Harry left with ‘bruises’ after William’s alleged assault: How to deal with severe sibling conflict

Psychology experts explain why sibling relationships can be so challenging. By Katie Wright.

Katie Wright
Friday 06 January 2023 13:22 GMT
Prince Harry alleges he was attacked by brother William in 2019 (Yui Mok/PA)
Prince Harry alleges he was attacked by brother William in 2019 (Yui Mok/PA) (PA Wire)

In excerpts obtained ahead of the publication of the Duke of Sussex’s memoir, the royal alleges he was injured during a physical altercation with his brother, the Prince of Wales.

“(William) called me another name, then came at me. It all happened so fast. So very fast. He grabbed me by the collar, ripping my necklace, and he knocked me to the floor,” writes Harry in Spare, which accidentally went on sale in Spain before the official publication date of January 10.

“I landed on the dog’s bowl, which cracked under my back, the pieces cutting into me. I lay there for a moment, dazed, then got to my feet and told him to get out.”

The 38-year-old says he was left with “scrapes and bruises” after the alleged confrontation regarding his wife, the Duchess of Sussex, which he says took place in 2019.

While every sibling relationship is different, experts suggest this kind of conflict is not uncommon.

“Historically, family should be a safe space for us to express different emotions and feel safer expressing those emotions that we might do in the wider world,” says Anna Mathur, psychotherapist, author and host of The Therapy Edit podcast (annamathur.com/podcast).

History and hostility

From children squabbling to blazing rows in adulthood, brothers and sisters can lash out in a way they wouldn’t with a friend, spouse or another family member – especially if conflicts have rumbled on for years.

“Those grudges can build up different resentments and anger – it all builds up, and then it can come to a head,” Mathur explains. “The problem with the metaphorical ‘sweeping it under the rug’ is the rug gets really lumpy, and we end up tripping over it.”

This can be compounded if there’s a history of hostility within the family, suggests Dr Audrey Tang, chartered psychologist and author of The Leader’s Guide To Mindfulness (draudreyt.com/books). “We model what we see. If our parents were not able to healthily address their issues, we may also use unhealthy strategies,” she says.

But that doesn’t mean you can’t repair a fractured sibling relationship – even if it’s gone as far as a physical fight.

Starting the conversation

If you want to restore harmony with your sibling, the first step is opening the communication lines and arranging a civil conversation about the issues at hand.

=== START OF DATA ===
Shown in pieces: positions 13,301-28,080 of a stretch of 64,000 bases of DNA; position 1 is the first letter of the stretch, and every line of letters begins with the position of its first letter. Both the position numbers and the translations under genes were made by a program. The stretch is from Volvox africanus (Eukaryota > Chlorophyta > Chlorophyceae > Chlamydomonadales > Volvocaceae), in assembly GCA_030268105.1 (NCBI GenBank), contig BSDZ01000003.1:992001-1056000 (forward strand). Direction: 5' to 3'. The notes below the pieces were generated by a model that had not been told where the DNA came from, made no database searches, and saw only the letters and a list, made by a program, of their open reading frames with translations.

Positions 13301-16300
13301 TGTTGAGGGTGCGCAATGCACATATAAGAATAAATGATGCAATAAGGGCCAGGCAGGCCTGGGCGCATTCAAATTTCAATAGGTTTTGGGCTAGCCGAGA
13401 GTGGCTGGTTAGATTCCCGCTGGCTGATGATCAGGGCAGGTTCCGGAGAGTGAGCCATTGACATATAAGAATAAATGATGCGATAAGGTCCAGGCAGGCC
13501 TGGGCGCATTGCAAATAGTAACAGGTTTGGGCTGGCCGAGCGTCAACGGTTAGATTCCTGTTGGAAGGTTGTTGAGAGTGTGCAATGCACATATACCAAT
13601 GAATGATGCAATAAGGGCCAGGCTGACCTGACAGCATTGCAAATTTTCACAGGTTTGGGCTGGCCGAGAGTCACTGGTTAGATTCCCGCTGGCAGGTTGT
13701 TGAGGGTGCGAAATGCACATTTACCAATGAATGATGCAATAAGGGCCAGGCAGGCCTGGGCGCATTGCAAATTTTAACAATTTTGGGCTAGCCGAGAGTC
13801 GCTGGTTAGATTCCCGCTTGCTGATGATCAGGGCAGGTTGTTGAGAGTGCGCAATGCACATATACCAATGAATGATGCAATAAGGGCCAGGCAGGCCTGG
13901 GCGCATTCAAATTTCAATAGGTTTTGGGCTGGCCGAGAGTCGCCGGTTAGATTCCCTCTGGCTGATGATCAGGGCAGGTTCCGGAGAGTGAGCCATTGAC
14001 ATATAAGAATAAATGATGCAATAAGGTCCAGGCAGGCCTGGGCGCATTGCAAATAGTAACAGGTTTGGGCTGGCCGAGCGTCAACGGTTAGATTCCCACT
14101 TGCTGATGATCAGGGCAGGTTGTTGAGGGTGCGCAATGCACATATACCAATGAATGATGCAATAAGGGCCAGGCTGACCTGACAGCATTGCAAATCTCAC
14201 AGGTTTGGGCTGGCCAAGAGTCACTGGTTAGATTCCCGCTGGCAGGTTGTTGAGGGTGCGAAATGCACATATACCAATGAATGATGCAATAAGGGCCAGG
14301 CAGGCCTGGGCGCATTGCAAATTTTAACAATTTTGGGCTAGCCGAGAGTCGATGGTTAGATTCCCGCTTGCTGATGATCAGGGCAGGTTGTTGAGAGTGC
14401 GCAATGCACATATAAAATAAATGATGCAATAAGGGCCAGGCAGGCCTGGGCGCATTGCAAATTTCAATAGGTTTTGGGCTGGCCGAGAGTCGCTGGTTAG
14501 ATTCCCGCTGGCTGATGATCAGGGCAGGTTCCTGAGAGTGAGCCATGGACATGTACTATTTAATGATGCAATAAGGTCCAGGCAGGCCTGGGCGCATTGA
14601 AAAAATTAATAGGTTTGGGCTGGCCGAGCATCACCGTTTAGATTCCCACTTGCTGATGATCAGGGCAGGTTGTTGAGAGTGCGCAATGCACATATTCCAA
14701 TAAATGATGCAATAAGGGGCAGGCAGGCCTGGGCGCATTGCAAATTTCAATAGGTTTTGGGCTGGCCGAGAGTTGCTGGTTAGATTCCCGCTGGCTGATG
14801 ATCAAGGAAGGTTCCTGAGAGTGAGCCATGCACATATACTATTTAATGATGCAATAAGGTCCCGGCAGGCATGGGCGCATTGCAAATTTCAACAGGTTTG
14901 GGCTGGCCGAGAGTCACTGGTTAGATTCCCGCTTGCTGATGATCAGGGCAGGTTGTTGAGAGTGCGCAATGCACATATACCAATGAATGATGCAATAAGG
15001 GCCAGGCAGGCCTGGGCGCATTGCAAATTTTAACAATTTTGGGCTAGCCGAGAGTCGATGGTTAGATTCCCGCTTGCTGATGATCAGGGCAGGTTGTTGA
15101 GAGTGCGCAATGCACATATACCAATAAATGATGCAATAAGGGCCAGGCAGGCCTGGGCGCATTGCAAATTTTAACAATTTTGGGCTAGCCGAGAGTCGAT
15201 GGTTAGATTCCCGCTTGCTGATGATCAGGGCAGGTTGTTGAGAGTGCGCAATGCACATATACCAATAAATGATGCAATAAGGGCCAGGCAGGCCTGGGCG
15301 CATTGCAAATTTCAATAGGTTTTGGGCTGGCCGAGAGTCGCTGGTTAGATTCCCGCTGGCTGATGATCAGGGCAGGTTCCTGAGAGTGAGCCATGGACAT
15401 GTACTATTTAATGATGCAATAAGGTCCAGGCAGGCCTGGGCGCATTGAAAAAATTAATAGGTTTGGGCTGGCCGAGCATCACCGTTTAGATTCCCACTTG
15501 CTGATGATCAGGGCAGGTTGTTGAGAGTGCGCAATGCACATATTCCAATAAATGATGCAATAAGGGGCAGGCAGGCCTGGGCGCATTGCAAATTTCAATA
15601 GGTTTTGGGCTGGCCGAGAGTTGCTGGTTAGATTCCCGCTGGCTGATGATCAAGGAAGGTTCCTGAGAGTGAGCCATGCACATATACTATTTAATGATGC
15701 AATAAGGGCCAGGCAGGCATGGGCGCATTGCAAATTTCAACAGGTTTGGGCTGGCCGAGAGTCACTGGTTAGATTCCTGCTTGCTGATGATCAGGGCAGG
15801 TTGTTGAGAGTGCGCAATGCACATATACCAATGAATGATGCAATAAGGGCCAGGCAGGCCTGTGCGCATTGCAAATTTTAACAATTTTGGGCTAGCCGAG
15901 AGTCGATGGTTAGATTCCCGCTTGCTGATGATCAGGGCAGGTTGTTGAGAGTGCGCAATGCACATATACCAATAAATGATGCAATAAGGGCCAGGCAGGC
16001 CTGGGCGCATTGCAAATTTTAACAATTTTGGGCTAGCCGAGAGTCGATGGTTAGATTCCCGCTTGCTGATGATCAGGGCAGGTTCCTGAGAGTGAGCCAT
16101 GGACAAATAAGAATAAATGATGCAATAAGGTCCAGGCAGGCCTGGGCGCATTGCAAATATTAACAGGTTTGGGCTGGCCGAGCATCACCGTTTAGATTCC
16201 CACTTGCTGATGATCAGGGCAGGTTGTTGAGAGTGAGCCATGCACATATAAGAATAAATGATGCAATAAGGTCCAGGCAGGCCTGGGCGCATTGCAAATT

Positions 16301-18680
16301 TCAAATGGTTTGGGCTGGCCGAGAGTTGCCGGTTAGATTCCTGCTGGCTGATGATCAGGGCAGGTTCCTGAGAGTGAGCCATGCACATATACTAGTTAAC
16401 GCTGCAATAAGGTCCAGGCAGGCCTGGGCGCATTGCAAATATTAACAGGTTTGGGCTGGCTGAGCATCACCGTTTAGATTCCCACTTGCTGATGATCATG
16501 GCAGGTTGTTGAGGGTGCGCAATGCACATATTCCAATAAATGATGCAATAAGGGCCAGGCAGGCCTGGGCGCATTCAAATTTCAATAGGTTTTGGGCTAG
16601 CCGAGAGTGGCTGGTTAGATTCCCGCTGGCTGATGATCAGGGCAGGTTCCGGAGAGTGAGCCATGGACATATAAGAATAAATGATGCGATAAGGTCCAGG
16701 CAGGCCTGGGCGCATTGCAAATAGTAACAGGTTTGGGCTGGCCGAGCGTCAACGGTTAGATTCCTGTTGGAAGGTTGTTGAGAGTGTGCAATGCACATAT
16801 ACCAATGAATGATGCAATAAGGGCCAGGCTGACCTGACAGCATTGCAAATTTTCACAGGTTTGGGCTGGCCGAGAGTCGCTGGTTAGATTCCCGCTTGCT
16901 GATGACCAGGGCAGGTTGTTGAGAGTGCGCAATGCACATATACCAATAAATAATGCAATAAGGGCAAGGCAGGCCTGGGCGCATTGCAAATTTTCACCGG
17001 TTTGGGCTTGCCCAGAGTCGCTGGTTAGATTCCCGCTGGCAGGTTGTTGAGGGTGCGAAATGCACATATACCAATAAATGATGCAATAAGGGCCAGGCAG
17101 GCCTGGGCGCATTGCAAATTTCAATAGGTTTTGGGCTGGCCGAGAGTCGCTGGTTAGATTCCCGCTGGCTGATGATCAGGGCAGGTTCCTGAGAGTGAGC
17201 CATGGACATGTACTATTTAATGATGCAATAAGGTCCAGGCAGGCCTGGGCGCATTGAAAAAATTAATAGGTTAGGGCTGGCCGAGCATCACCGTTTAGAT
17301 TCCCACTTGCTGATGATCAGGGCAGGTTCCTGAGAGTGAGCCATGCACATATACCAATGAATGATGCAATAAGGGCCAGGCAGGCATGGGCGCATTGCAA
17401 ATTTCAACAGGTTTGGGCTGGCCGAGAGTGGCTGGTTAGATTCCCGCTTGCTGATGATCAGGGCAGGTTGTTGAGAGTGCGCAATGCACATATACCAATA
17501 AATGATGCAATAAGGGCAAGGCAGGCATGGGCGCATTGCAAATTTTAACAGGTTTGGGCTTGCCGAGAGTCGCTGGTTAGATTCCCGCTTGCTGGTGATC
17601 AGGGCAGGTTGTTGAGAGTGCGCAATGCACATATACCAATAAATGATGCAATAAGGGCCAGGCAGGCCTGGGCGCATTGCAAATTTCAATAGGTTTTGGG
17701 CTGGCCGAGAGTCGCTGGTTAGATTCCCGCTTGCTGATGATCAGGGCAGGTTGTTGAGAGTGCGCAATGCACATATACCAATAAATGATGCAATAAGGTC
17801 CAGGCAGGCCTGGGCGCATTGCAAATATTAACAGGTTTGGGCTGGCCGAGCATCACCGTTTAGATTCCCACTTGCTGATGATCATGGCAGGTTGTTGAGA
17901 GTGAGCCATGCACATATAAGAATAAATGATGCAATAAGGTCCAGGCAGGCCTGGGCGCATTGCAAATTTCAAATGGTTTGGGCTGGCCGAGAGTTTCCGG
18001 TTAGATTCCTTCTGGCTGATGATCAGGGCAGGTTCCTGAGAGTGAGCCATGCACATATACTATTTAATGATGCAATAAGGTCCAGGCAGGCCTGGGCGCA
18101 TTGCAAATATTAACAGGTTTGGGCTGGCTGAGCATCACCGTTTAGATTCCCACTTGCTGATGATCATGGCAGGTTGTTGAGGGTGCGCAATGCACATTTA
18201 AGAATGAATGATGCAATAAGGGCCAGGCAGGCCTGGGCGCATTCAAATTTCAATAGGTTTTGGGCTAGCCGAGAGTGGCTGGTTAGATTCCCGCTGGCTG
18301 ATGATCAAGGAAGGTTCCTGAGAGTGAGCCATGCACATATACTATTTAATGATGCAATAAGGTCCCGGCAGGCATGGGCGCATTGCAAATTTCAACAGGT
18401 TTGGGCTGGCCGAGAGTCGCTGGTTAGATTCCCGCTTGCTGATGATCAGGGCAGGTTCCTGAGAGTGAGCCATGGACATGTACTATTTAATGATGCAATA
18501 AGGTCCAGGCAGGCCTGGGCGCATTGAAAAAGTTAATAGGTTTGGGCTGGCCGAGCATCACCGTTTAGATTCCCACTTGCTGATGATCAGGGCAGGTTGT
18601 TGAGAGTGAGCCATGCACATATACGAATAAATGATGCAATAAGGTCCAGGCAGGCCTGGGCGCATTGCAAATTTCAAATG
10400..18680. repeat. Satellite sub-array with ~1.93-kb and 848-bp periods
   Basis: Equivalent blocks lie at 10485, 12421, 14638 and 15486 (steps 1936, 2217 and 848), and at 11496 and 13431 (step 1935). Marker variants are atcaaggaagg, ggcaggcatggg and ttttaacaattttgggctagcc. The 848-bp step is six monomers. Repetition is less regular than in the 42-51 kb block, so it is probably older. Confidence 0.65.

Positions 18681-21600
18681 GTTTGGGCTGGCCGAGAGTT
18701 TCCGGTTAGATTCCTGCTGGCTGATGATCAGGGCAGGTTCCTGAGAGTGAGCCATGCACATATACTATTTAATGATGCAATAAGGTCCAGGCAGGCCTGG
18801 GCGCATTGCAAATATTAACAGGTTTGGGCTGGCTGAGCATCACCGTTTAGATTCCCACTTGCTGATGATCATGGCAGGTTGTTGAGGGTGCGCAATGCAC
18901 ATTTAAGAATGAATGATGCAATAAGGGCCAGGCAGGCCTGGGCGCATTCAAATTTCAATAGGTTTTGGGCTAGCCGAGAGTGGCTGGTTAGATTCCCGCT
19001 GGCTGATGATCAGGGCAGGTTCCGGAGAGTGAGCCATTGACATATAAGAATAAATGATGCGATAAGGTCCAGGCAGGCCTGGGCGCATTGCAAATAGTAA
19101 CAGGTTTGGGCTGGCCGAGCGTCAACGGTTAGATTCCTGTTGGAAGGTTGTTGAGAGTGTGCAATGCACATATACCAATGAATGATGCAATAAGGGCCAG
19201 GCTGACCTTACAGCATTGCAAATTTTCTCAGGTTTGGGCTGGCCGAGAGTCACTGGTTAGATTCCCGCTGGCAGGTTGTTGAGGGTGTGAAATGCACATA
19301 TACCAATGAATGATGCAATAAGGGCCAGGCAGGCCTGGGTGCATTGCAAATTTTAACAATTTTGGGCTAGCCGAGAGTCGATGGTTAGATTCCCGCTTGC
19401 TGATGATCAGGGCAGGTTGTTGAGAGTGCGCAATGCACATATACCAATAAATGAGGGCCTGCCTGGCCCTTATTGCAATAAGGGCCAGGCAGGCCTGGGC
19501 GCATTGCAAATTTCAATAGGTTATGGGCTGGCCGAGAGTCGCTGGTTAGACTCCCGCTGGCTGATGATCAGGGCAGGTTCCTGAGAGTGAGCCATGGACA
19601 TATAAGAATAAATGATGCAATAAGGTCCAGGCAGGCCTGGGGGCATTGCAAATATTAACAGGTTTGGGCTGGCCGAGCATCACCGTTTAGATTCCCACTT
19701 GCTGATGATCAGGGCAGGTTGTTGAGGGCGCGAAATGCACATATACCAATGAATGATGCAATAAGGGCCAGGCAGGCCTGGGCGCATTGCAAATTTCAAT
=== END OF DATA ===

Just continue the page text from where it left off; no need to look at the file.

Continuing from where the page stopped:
“You might be able to open a negotiation and ask, ‘So, how can we resolve this?'” says Tang. “Rather than accusing someone, making them think about their actions can be a great way to open a dialogue and deepen understanding of each other – then it is often easier to collaborate.”

Try to focus on how the other person’s actions made you feel, rather than making it a personal attack on their character, she advises. “It is very important to make sure such conversations occur at a time when you are both calm, so they don’t feel like an ambush,” Tang adds.

If one-on-one interactions tend to become heated, you might want to have a third party present.

“Often you need someone there to mediate that conversation, to enable both people to have their say,” says Mathur, but it’s also important to recognise you might never see eye to eye on certain points.

“It might just be that there’s an agreement as to how you behave in a family setting – will we just be civil to each other? Will we actually just not acknowledge each other?”

Depending on the dynamic, a parent could help – but only if they can be truly impartial.

“It is essential to remember a parent might have an unconscious bias, which may mean it’s just not appropriate for them to try,” says Tang. “Perhaps you might pay for a mediator if things have gotten that bad.”

Taking time apart

On the other hand, if relations have soured severely, cutting contact for a while might help.

“Sometimes there does need to be time apart to reflect – as long as that time apart is productive on both parts,” says Mathur.

Just because a sibling asks for space, that doesn’t mean your relationship is doomed, she says. “We have to respect that. It can be deeply upsetting and painful when you want to reconnect and the other person doesn’t.”

Knowing when to walk away

“If you have tried to solve the issues and it simply isn’t happening or you find that the situation is too toxic for [you or] your children, then it may be time to ‘lock out’ the relationship,” says Tang.

Mathur agrees that in some situations it’s best to walk away, for instance “when it’s more harmful to stay in that relationship”, or there’s “really destructive behaviour that the other person hasn’t taken responsibility for”.

Much like ending a romantic break-up, it’s best to set out the reasons why you’re calling time on the relationship – for now.

“Ideally, you would talk about your boundaries,” Mathur advises. “For example, ‘The reason this relationship cannot exist is because you aren’t able to respect this’, or ‘This is the dynamic that’s been continuing, and we can’t break it despite the fact that I want to’.”

If you feel comfortable doing so, you can float the possibility of reconciliation in future if circumstances change.

“You’re not saying ‘never’,” Mathur adds. “It might be if that person then goes on to to seek support, to find ways to break [toxic habits], then perhaps that relationship can exist in the future within those boundaries.”

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